Finite Machines work with so-called direct state changes. This means the item author defines which (internal) statuses are possible in an item and because of which events (time, interaction) changing the status shall take place. Statuses can influence the representation of an item, for example, activate audio or video material or influence graphic elements. In the screenshot below the traffic light can be either be red, yellow and green or switched off. By clicking on the “power-button” (left picture, in the middle) the traffic light is activated and turns to red (picture in the middle). With further user activities the traffic light can change conditions again (see right picture):
Dynamic Machines (MicroDYn)
MicroDyn Machines are working similarly but have been developed for dynamic item structures. With MicroDyn, i.e. dynamic machines, continuous variables can be related to each other with a linear equation system in the item to develop its own dynamics. In the example (see pictures below) the test taker has to find out how the three training methods A, B and C have an influence on the motivation, throwing power and the exhaustion of a handball player team. Therefore, in the upper part of the picture, the trainings can be metered differently (with the slide control on the left). Does the test taker push the apply-button afterwards, the meter adjustments will be put into the linear equation system given by the item developer. Correspondingly to the inputs of the test taker and earlier tries, motivation, throwing power and exhaustion values of the players change. This can be observed in the diagrams (see diagrams on the right). Subsequently, in the lower part of the picture the test taker can draw an assumption on the effect of the trainings (and therefore about the underlying model) in a path diagram (model in the lower part of the picture):
Open Language Tool (OLT)
Beside functions concerning the construction of items the ItemBuilder contains also applications to adjust existing item projects easily. One of them is the Open Language Tool (OLT) that offers a fast translation of items. To use the OLT a so-called “XLIFF Translation File” is created with the ItemBulder that contains the content of all text modules of the item. This file can be exported in the OLT and translated within. Afterwards the translated text modules can be again integrated in the item without changing the layout of the project or creating it anew. With the OLT therefore an easy translation is possible without creating a whole new item.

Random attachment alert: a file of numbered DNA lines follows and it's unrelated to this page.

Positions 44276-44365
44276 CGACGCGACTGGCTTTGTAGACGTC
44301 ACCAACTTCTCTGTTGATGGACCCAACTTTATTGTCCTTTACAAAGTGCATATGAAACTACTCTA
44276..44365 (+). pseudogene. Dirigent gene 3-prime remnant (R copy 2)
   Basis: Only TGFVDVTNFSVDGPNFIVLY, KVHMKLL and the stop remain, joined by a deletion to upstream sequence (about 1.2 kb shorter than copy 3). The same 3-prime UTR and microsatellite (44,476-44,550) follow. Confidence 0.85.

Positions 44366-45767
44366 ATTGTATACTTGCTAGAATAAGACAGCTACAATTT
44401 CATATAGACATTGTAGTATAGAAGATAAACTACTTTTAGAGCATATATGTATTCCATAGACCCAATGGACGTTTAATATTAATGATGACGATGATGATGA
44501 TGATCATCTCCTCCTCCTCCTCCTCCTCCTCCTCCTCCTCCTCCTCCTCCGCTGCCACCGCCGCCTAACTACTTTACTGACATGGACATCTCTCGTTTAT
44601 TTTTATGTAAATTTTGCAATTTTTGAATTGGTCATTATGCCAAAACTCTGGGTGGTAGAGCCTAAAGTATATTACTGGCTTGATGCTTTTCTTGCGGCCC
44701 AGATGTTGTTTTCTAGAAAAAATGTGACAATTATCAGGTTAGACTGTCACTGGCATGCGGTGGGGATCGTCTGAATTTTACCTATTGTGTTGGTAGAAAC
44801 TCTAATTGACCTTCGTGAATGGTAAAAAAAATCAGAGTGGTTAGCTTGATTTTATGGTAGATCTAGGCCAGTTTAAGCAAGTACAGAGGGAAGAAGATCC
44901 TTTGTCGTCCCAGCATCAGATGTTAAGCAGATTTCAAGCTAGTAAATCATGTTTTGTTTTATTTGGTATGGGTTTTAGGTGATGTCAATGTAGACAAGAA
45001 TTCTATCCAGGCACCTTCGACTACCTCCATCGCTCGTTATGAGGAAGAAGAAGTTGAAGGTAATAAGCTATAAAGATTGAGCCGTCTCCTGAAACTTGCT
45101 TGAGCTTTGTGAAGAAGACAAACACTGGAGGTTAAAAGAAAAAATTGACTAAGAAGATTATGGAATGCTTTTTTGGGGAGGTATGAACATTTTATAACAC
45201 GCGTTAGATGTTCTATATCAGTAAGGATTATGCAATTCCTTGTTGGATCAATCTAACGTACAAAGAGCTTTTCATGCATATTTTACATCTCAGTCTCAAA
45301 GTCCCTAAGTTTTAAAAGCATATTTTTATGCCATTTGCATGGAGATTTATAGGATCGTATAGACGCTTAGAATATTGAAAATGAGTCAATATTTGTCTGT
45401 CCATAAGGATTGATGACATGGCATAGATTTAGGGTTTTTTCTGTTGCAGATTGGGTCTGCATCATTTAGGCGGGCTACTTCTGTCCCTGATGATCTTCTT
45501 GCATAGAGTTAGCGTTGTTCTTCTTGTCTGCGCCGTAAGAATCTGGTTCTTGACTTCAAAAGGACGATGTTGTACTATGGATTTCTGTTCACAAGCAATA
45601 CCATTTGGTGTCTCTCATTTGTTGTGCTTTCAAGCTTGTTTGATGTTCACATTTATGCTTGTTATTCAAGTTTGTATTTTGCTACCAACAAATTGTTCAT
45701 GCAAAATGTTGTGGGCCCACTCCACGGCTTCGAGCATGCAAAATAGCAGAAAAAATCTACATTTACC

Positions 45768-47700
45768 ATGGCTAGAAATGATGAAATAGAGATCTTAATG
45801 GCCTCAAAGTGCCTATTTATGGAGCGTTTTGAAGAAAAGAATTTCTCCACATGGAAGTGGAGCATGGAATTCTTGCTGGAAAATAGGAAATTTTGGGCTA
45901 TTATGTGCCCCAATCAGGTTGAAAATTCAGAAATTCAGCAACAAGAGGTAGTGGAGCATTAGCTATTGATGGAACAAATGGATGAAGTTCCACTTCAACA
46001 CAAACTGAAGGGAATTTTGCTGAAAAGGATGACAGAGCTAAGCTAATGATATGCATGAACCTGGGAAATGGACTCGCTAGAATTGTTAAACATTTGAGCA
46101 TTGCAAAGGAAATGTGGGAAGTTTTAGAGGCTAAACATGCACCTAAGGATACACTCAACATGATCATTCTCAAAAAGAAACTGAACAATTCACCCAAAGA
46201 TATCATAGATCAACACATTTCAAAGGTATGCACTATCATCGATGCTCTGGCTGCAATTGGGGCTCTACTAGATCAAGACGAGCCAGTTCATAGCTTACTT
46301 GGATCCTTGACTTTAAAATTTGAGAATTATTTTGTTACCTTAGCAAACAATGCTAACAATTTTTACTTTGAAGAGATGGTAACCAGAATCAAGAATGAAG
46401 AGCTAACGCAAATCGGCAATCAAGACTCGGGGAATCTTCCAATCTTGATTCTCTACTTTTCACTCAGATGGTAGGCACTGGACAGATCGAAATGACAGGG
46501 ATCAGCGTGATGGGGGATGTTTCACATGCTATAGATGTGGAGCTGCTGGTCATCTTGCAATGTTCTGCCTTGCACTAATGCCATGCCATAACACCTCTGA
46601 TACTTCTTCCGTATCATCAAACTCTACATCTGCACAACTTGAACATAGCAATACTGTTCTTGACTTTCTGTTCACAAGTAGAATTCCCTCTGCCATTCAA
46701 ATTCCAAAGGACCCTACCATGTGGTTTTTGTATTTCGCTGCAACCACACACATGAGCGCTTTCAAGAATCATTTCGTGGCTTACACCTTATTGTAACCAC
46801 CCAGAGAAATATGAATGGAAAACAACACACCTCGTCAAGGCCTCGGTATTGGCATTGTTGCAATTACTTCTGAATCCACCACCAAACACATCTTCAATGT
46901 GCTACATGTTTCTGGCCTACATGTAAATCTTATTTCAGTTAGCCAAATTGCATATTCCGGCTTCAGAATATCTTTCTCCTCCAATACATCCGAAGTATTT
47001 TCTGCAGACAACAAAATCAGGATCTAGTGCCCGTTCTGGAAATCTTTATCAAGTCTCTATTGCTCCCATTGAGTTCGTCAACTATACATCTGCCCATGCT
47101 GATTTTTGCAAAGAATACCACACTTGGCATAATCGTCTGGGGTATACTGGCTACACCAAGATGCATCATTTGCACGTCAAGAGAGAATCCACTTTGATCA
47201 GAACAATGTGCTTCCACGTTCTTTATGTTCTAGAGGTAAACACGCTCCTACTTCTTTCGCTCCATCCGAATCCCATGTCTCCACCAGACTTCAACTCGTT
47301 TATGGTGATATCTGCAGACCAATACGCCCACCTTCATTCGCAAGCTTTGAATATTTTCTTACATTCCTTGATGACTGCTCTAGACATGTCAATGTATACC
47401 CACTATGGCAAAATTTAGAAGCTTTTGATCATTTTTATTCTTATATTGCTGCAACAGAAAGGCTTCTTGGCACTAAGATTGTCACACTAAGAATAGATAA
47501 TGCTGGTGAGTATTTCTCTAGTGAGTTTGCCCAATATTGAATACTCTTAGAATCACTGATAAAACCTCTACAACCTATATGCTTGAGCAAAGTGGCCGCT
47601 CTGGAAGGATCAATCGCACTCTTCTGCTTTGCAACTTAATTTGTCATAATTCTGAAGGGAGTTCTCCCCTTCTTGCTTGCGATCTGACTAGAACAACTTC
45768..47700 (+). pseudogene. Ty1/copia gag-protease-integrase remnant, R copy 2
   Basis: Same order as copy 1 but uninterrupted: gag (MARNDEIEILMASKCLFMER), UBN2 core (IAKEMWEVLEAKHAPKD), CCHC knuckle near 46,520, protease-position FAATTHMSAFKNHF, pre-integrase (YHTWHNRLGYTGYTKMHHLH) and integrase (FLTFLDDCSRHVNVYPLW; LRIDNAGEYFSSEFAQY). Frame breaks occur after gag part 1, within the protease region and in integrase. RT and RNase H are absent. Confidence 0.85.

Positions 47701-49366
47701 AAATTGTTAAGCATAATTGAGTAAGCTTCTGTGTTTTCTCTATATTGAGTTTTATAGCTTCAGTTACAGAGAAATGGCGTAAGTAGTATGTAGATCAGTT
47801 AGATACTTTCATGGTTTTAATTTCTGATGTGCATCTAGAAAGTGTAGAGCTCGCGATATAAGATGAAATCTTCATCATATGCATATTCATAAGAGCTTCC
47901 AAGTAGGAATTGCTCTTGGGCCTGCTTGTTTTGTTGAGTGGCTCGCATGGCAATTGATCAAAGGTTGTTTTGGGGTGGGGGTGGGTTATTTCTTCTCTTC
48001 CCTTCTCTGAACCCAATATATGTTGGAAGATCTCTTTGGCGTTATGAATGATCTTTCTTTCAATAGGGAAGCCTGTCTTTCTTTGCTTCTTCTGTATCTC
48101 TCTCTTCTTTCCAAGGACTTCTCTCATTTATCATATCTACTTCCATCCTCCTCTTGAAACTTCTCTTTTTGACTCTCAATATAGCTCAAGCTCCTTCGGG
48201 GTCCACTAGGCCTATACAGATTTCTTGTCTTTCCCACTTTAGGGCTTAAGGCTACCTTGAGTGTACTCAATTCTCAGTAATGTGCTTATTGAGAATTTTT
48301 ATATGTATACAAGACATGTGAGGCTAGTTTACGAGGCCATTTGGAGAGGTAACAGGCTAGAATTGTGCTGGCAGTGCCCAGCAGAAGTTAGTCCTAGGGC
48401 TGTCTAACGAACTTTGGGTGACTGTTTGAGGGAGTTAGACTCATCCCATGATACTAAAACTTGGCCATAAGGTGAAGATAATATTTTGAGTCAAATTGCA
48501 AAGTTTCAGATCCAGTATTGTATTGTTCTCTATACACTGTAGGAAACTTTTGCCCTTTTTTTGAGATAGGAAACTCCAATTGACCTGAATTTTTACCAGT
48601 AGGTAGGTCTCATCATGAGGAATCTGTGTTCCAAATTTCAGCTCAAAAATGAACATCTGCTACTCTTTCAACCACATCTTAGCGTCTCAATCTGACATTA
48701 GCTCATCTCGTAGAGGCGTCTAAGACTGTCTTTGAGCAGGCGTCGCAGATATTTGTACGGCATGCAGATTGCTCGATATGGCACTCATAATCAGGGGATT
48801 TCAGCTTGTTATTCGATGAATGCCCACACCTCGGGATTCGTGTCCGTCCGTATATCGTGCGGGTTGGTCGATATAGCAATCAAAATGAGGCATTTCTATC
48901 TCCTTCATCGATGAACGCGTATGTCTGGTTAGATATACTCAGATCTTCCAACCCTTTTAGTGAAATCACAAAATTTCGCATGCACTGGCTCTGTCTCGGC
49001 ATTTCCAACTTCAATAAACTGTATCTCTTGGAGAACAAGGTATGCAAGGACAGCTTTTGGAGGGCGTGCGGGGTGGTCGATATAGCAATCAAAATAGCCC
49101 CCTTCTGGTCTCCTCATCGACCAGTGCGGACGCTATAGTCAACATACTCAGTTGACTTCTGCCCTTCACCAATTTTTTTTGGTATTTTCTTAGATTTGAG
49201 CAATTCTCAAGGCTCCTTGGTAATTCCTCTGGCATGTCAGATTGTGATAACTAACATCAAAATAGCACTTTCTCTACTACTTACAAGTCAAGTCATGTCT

With the import and export of XLIFF-files items can be translated without further construction efforts into different languages:
The OLT is integrated in the ItemBuilder to support simple translation scenarios directly.
Test composition and delivery
A finished project can be saved as a zip-archive. Therefore, the project can be sent via e-mail or be integrated in a delivery platform, e.g. TAO, to be used in a test as an item or stimulus. With TAO several ItemBuilder projects can be combined to a test. This close integration of the CBA ItemBuilder in the TAO System offers a main extension of the TAO platform at the same time. Anyhow, it is not limited to TAO: in principle, ItemBuilder items can be embedded in almost all external delivery tools, because an integration via java script interface is supported. Besides, there is also a ‘native’ delivery platform, the so-called “Execution Environment.”